Talk about being in the right place at the right time.

After the war, Doubleday would join one of the more infamous occult groups, The Theosophical Society. The Society was co-founded in 1875 by a Russian mystic and sorceress, Helena Petrovna Blavatsky. The history and philosophy of this organization is worthy of it’s own future essay, but suffice to say, Madam Helena Blavatsky is one of the most influential occultists in the last two centuries, rivaled only by The Beast himself — Aleister Crowley. Doubleday would quickly prove himself indispensable to the Madam. When Blavatsky and her co-founder Henry Steel Olcott moved to India in 1879, Doubleday would be selected as the president of the American branch of Theosophy. Upon his death in 1893, General Doubleday was buried in Arlington National Cemetery; an obelisk of the Mystery religion marks his final resting place.


— The grave of Abner Doubleday.


The now generally accepted creator of American baseball is Alexander Cartwright, a man with a no less fascinating a biography. Cartwright joined the Freemasons in New York City, becoming a Master Mason before ultimately heading to the Hawaiian islands in 1849 to further the spread of, *ahem*, “baseball”. Just weeks after he arrived, Cartwright petitioned the Honolulu lodge for membership (Martin, Pg. 57); he was exceedingly active in the creation of new lodges over the next decade. Eventually the French and English strains of Masonry within Hawaii would unite under one lodge, an event commemorated with Hawaii’s first public Masonic ritual.

King Kamehameha IV led this cornerstone laying ritual as Grand Master of the lodge, with Cartwright serving as the representative of his own lodge. By this time Cartwright had already ingratiated himself with Queen Emma, the wife of Hawaii’s last king and fellow Freemason, King Kalākaua. Cartwright served as the Queen’s financial advisor until his death in 1892, just six months before the Masoniclly inspired revolution that toppled the Hawaiian monarchy.

I can not help but remark on the sheer absurdity of this man’s life story: it’s Forest Gump levels of serendipity. First he is a New York lawyer, then a California gold prospector, before becoming a Hawaiian fire chief; ultimately winding up as one of the most influential Westerners within Hawaiian politics. Quite the streak of increasingly fortuitous circumstances. And all of this while relentlessly propagating “America’s national pastime”. Baseball historians don’t find this incredulous fact-pattern the least bit curious?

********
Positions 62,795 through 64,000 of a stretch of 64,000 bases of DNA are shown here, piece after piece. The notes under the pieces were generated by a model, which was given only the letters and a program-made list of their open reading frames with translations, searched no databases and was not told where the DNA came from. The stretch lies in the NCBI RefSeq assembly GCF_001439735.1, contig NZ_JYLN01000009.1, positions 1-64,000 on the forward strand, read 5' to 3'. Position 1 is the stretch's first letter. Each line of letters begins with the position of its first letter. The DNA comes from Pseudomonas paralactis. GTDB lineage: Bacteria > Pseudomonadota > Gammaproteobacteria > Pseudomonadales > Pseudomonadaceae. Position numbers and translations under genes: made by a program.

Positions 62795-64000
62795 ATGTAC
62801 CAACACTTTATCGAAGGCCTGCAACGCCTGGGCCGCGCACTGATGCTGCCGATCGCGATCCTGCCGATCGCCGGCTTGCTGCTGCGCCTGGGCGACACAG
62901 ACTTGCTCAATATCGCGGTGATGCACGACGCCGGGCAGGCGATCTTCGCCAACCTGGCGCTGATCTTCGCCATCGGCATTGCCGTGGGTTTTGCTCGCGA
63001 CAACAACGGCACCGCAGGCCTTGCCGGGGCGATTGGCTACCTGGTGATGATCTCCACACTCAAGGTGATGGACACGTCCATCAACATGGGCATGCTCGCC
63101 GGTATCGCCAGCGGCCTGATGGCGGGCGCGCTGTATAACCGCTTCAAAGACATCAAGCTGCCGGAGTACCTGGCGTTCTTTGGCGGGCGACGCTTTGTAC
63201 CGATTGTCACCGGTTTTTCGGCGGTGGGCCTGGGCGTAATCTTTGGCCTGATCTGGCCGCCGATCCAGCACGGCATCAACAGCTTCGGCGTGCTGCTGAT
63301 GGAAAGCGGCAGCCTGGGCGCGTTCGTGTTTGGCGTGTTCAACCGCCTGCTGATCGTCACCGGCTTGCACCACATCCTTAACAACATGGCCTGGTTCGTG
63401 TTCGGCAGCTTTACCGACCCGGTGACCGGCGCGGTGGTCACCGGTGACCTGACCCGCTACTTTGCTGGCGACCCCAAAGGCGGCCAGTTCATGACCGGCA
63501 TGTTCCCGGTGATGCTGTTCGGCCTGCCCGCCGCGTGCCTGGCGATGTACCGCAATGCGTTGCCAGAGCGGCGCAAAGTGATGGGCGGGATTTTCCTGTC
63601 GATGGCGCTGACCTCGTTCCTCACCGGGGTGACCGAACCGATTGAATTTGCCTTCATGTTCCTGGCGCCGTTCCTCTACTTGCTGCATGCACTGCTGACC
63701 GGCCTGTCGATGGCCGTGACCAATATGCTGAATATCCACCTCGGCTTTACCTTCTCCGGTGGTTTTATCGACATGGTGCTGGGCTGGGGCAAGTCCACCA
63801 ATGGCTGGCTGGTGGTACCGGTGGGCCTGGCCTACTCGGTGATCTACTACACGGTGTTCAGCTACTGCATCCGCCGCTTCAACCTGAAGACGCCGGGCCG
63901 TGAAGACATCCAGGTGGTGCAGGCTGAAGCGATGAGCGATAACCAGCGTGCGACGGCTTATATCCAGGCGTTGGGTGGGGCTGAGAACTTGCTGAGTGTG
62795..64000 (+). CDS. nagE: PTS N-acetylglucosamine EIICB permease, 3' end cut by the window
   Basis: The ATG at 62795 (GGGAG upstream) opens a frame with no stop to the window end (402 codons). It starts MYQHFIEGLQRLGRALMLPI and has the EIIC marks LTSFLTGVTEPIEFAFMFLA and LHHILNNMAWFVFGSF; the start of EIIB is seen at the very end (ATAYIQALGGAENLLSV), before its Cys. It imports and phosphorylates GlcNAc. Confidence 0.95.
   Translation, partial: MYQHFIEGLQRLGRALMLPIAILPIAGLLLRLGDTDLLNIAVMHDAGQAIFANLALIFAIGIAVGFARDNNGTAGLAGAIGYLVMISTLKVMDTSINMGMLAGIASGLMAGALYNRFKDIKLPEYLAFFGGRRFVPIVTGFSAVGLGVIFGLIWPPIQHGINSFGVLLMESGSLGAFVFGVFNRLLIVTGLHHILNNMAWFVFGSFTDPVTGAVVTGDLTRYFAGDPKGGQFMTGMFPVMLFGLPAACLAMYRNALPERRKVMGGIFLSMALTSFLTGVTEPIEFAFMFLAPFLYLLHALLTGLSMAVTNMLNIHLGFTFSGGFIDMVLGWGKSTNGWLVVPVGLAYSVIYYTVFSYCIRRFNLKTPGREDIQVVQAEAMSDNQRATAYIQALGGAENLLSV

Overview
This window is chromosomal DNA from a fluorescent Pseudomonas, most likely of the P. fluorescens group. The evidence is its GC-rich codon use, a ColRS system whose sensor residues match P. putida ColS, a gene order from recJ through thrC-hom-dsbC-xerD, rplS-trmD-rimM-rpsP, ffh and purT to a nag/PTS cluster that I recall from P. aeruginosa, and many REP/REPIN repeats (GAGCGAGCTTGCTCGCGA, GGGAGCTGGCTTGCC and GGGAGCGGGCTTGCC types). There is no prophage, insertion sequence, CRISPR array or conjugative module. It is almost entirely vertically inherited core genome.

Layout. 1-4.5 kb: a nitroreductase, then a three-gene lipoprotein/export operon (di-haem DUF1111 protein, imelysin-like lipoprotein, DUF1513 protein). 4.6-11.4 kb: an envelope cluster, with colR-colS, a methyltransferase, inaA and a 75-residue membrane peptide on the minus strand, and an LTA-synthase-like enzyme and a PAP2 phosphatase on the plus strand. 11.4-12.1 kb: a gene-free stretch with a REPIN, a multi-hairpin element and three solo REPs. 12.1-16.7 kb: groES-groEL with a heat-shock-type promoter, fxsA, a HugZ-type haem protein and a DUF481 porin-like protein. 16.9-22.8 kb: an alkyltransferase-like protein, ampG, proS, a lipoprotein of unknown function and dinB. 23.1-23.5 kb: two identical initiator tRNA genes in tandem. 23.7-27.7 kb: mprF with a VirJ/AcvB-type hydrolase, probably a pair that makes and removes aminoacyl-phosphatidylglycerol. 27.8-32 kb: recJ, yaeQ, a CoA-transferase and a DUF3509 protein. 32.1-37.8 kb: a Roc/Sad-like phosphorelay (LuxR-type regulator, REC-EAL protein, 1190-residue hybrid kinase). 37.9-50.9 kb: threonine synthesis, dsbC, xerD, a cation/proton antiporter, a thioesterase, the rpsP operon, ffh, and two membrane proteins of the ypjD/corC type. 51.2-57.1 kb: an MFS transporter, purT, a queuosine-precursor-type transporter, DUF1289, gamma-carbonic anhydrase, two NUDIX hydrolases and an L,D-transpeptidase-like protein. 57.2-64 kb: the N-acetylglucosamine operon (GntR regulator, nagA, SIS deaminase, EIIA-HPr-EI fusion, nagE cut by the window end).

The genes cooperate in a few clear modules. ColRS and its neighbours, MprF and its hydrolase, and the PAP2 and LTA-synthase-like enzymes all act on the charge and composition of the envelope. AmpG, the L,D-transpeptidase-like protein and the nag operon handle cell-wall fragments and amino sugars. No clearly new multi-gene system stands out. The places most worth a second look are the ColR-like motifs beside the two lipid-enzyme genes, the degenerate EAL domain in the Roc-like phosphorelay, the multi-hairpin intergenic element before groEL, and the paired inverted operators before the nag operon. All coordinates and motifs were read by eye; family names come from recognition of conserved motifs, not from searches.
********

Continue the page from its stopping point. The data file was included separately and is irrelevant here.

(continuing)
It’s a yarn only a Mason could spin.


— Memorial plaque of Alexander Joy Cartwright.


Morris Raphael Cohen is the first person known to equate baseball to religion, saying: “[when the future scholar] comes to speak of America’s contribution to religion, will he not mention baseball?” If baseball is a religion — a charge I would concur with — then it is a decidedly Masonic one. Like basketball, Masonic clubs helped spread and popularize this nascent sport. Freemason symbols are clearly evident throughout baseball, an obvious homage by its creator. Let us refer to the Masonic Dictionary for a better understanding of the significance of the number 9 within Masonic gematria:

In Freemasonry, nine derives its value from its being the product of three multiplied into itself, and consequently in Masonic language the number nine is always denoted by the expression three times three. For a similar reason, 27, which is 3 times 9, and 81, which is 9 times 9, are esteemed as sacred numbers in the advanced Degrees.

— Masonic Dictionary

In Kabbalah, 9 is the sefirot Yesod; a symbol for the phallus, as well as the creative energies of man. The Masonic numerology referenced above is seen throughout the game, for example:

  • 3 Strikes
  • 3 Outs
  • 9 Players per team
  • 9 Innings
  • 27 Outs per game
  • 81 Homes games a season
  • 81 Games on the road
  • 90’ Between bases

Although a newer addition, the checkerboard pattern makes a prominent appearance on the field as well: a notorious Masonic symbol. Baseball in particular is filled with a truly staggering amount of sacred geometry; the ancestral Masons of yore would have no doubt been impressed with the sheer density of symbolism displayed here.